• Quantum Information Processing Shor’s quantum factoring algorithm was not the first with a significant advantage overclassical algorithms. The first proposed quantum algorithms with this property were for sim-ulating quantum mechanical systems. These algorithms simulate the evolution of a reason-ably large number of interacting quantum particles—for example, the electrons and nuclei ina molecule. The algorithms’ outputs are what would be measurable physical quantities of thesystem being simulated. The known methods for obtaining these quantities on classicalcomputers scale exponentially with the number of particles, except in special cases. The idea of using quantum computers for simulating quantum physics spurred thework that eventually led to the quantum factoring algorithm. However, that idea did nothave the broad scientific impact that the quantum factoring algorithm had. One reasonis that, because of its cryptographic applications, factoring is a heavily studied problemin theoretical computer science and cryptography. Because so many people have tried todesign efficient algorithms for factoring and failed, the general belief that factoring ishard for classical computers has a lot of credibility. In contrast, a quantum physics sim-ulation has no simple formulation as an algorithmic problem suitable for study in theo-retical computer science. Furthermore, many researchers still believe that the physicallyrelevant questions can be answered with efficient classical algorithms, requiring onlymore cleverness on the part of algorithm designers. Another reason for the lack ofimpact is that many of the fundamental physical quantities of interest are not known tobe efficiently accessible even on quantum computers. For example, one of the firstquestions about a physical system with a given Hamiltonian (energy observable) is,“What is the ground-state energy?” It is known that the ability to efficiently answer thisquestion for physically reasonable Hamiltonians leads to efficient algorithms for hardproblems, such as the traveling salesman or the scheduling problems. In spite of occa-sional claims to the contrary, an efficient quantum solution to these problems is widelyconsidered unlikely. Most quantum algorithms for physics simulations are based on a direct emulation ofa quantum mechanical system’s evolution. The focus of the original proposals byFeynman and others was on how to implement the emulation using a suitable formula-tion of general-purpose quantum computers. After such computers were formalized byDeutsch, the implementation of the emulation was generalized and refined by SethLloyd (1996), Wiesner (1996), and Christof Zalka (1998). The ability to emulate theevolution of quantum systems is actually widely used by classical Monte Carlo algo-rithms for simulating physics. In those algorithms, state amplitudes are, in effect, repre-sented by expectations of random variables that are computed during the simulation. Asin the case of quantum algorithms for physics emulation, Monte Carlo algorithms effi-ciently evolve the representation of the quantum system. The inefficiency of the classicalalgorithm arises only in determining a physical quantity of interest. In the case of MonteCarlo algorithms, the measurement of a physical quantity suffers from the so-called signproblem, often resulting in exponentially large, random errors that can be reduced onlyby repeating the computation exponentially many times. In contrast, the quantum algo-rithms for emulation can determine many (but not all) of the interesting physical quanti-ties with polynomially bounded statistical errors. How to efficiently implement measure-ments of these quantities has been the topic of more recent work in this area, much ofwhich is based on variants of the phase-estimation algorithm (Terhal and DiVincenzo2000, Knill and Laflamme 1998, Abrams and Lloyd 1999, Ortiz et al. 2001,Miquel et al. 2002). Although several researchers have suggested that there are interesting quantum physicssimulations that can be implemented with well below 100 qubits, one of the interestingproblems in this area of research is to come up with a specific simulation algorithm usingsmall numbers of qubits and quantum gates, an algorithm that computes an interestingphysical quantity not easily obtainable using available classical computers.Number 27 2002 Los Alamos Science 29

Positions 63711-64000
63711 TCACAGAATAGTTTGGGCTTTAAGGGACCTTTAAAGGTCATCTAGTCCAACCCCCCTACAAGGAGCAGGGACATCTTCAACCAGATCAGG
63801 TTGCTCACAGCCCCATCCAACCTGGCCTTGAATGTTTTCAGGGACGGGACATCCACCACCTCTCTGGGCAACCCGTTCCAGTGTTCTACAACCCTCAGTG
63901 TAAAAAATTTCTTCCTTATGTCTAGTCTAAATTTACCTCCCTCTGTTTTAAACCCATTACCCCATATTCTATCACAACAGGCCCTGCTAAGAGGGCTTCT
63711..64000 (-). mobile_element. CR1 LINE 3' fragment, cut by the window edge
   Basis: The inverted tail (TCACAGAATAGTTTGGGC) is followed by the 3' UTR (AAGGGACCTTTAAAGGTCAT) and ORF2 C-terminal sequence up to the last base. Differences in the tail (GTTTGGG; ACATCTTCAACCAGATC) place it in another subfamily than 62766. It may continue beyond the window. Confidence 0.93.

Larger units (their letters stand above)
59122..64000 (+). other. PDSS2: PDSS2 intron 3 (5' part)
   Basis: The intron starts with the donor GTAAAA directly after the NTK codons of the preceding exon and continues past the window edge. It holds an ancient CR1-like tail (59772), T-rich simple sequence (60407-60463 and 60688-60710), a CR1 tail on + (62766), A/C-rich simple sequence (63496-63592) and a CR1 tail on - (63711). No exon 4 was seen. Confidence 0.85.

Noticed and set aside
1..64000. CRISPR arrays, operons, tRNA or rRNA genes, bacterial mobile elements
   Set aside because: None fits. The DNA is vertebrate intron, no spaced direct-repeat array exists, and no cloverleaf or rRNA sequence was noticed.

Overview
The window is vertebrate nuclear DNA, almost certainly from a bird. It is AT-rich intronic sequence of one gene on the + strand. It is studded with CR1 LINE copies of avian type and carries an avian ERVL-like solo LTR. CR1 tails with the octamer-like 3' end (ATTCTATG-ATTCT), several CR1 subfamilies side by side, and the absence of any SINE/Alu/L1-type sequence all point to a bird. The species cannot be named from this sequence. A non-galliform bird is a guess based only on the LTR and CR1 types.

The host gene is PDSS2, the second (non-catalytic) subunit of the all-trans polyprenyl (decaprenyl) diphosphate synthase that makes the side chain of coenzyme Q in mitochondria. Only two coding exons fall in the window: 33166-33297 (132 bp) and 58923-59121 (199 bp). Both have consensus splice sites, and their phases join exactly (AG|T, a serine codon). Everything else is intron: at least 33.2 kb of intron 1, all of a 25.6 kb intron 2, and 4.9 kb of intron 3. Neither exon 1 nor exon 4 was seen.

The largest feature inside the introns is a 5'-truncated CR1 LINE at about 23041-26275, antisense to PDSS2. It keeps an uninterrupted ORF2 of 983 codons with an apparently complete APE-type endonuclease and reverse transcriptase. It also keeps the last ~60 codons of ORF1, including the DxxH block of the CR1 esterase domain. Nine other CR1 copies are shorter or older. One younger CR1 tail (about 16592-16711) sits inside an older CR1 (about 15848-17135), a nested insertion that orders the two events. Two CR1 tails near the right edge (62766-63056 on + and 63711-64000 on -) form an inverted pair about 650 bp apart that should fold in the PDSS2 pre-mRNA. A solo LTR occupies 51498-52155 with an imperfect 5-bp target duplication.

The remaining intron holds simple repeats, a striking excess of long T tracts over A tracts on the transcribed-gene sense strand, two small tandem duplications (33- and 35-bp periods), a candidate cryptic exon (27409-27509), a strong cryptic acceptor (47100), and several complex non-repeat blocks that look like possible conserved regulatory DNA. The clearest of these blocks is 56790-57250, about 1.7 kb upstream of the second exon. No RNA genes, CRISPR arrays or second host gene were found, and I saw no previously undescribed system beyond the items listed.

• Quantum Information Processing Another notable algorithm for quantum computers, unstructured quantum search, was described by Lov Grover (1996). Given is a black box that computes a binary function f on inputs x with 0 ≤ x < N. The function f has the property that there is a unique input a for which f(a) = 1. The standard quantum version of this black box implements the trans- formation f^ |x〉|b〉 = |x〉|b ⊕ f(x)〉, where b is a bit and b ⊕ f(x) is computed modulo 2. Unstructured quantum search finds a quadratically faster, that is, in time of order N1/2, than the best classical black-box search, which requires time of order N. The context for this algorithm is the famous P ≠ NP conjecture, which is captured by the following algorithmic problem: Given is a classical circuit C that computes an output. Is there an input to the circuit for which the circuit’s output is ? Such an input is called a satisfying input or assignment. For any given input, it is easy to check the output, but an efficient algorithm that finds a satisfying input is conjectured to be impossible. This is the P ≠ NP conjecture. Generalizations of Grover’s search algorithm—amplitude amplification (Brassard et al. 1998)—allow finding satisfying inputs faster than naive, classical search does, which tries every possible input in some, possibly random, order. It is worth noting, however, that if sufficient classical parallelism is available, quantum search loses many of its advantages. The three algorithms just described capture essentially all the known algorithmic advantages of quantum computers. Almost all algorithms that have been described are applications of phase estimation or of amplitude amplification. These algorithms well justify developing special-purpose quantum information-processing technology. Will general-purpose quantum computers be useful? More specifically, what other algorith- mic advantages do quantum computers have? Quantum Communication Quantum communication is an area in which quantum information has proven (rather than conjectured) advantages. The best-known application is quantum cryptography, whereby two parties, Alice and Bob, can generate a secret key using a quantum communi- cation channel (for example, photons transmitted in optical fiber) and an authenticated classical channel (for example, a telephone line). Any attempt at learning the key by eaves- dropping is detected. A quantum protocol for generating a secret key is called a quantum- key-exchange protocol. There are no equally secure means for generating a secret key by using only classical deterministic channels. Few quantum operations are needed to imple- ment quantum key exchange, and as a result, there are working prototype systems (Hughes et al. 2000, Townsend 1998, Ribordy et al. 2001). To overcome the distance limitations (tens of kilometers) of current technology requires the use of quantum error correction and hence more demanding quantum technology. Quantum key exchange is one of an increasing number of multiparty problems that can be solved more efficiently with quantum information. The area of research concerned with how several parties at different locations can solve problems while minimizing communi- cation resources is called communication complexity. For quantum communication com- plexity (Cleve and Burhman 1997), the communication resources include either shared entangled qubits or a means for transmitting quantum bits. A seminal paper by Howard Burhman, Cleve, and Wim van Dam (2000) shows how the nonclassical correlations present in maximally entangled states lead to protocols based on such states that are more efficient than any classical deterministic or probabilistic protocol achieving the same goal. Ran Raz (1999) showed that there is an exponential improvement in communication resources for a problem in which Alice and Bob have to answer a question about the relationship between a vector known to Alice and a matrix known to Bob. Although this problem is artificial, it suggests that there are potentially useful advantages to be gained from quantum information in this setting.30 Los Alamos Science Number 27 2002